How Is a Sheet of Paper Made?
A sheet of paper consists of vegetable fibres of different sizes, twisted and intertwined with each other and finally squeezed together to make a sheet with a surface smooth enough to write or print on. Originally it was discovered that if a mixture of wood pulp and water was spread on a sieve, the water would drain away and leave a deposit which, when dry, could be peeled off as a sheet of paper. Although the Chinese had been using paper since A.D 105 it was not introduced into Europe until the 13th century.
The raw materials used for modern hand-made paper are cotton and linen rags. Such paper is very expensive to produce. Machine-made paper is processed in paper mills from esparto grass, wood and straw, and is much cheaper. The materials for both types of paper-making have to be put through the same basic procedure of repeated washing and bleaching to get rid of impurities.
Inside a paper making factory the pulp is fed to a paper machine where it is formed as a paper web and the water is removed from it by pressing and drying. Pressing the sheet removes the water by force; once the water is forced from the sheet, a special kind of felt, which is not to be confused with the traditional one, is used to collect the water; whereas when making paper by hand, a blotter sheet is used instead.
Drying involves using air or heat to remove water from the paper sheets. In the earliest days of paper making, this was done by hanging the sheets like laundry; in more modern times, various forms of heated drying mechanisms are used. On the paper machine, the most common is the steam-heated can dryer. These can reach temperatures above 200 °F (93 °C) and are used in long sequences of more than forty cans where the heat produced by these can easily dry the paper to less than six percent moisture.
The paper may then undergo sizing to alter its physical properties for use in various applications. Paper at this point is uncoated. Coated paper has a thin layer of material such as calcium carbonate or china clay applied to one or both sides in order to create a surface more suitable for high-resolution halftone screens. (Uncoated papers are rarely suitable for screens above 150 lpi.) Coated or uncoated papers may have their surfaces polished by calendaring. Coated papers are divided into matte, semi-matte or silk, and gloss. Gloss papers give the highest optical density in the printed image.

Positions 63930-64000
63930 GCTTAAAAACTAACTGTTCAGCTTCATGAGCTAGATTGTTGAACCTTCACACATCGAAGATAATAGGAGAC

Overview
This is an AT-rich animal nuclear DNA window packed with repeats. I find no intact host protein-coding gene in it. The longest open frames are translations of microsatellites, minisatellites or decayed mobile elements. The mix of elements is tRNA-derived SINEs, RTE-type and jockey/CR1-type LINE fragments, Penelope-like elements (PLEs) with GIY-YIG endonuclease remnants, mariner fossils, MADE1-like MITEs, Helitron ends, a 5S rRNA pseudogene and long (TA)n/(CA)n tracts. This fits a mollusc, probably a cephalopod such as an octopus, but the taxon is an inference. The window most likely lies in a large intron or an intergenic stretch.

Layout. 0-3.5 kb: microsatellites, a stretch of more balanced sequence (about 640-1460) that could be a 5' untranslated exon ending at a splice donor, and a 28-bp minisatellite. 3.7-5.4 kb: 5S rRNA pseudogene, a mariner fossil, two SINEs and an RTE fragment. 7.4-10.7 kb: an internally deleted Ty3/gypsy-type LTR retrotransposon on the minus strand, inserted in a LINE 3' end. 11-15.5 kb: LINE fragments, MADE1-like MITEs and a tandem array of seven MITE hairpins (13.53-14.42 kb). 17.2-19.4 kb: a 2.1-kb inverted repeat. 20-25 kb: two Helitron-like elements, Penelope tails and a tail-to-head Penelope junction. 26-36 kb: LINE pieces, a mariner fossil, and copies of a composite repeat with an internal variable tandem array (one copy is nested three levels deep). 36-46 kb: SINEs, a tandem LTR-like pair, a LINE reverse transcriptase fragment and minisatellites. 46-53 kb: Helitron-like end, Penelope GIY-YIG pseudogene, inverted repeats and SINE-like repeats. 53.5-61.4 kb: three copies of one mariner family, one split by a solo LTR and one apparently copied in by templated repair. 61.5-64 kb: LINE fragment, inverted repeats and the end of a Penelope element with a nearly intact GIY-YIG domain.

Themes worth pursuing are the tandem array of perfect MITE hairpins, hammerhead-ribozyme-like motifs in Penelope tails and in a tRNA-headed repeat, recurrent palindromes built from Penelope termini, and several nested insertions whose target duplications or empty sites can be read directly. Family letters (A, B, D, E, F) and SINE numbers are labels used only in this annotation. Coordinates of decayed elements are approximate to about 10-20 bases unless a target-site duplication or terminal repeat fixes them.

The paper is then fed onto reels if it is to be used on web printing presses, or cut into sheets for other printing processes or other purposes. The fibres in the paper basically run in the machine direction. Sheets are usually cut “long-grain”, i.e. with the grain parallel to the longer dimension of the sheet. Continuous form paper (or continuous stationery) is cut to width with holes punched at the edges, and folded into stacks.
The oldest known archaeological fragments of the immediate precursor to modern paper, date to the 2nd century BCE in China. The pulp papermaking process is ascribed to Cai Lun, a 2nd-century CE Han court eunuch. With paper as an effective substitute for silk in many applications, China could export silk in greater quantity, contributing to a Golden Age.
Its knowledge and uses spread from China through the Middle East to medieval Europe in the 13th century, where the first water powered paper mills were built. Because of paper’s introduction to the West through the city of Baghdad, it was first called bagdatikos. In the 19th century, industrial manufacture greatly lowered its cost, enabling mass exchange of information and contributing to significant cultural shifts. In 1844, the Canadian inventor Charles Fenerty and the German F. G. Keller independently developed processes for pulping wood fibres.
Before the industrialization of the paper production the most common fibre source was recycled fibres from used textiles, called rags. The rags were from hemp, linen and cotton. A process for removing printing inks from recycled paper was invented by German jurist Justus Claproth in 1774. Today this method is called deinking. It was not until the introduction of wood pulp in 1843 that paper production was not dependent on recycled materials from ragpickers.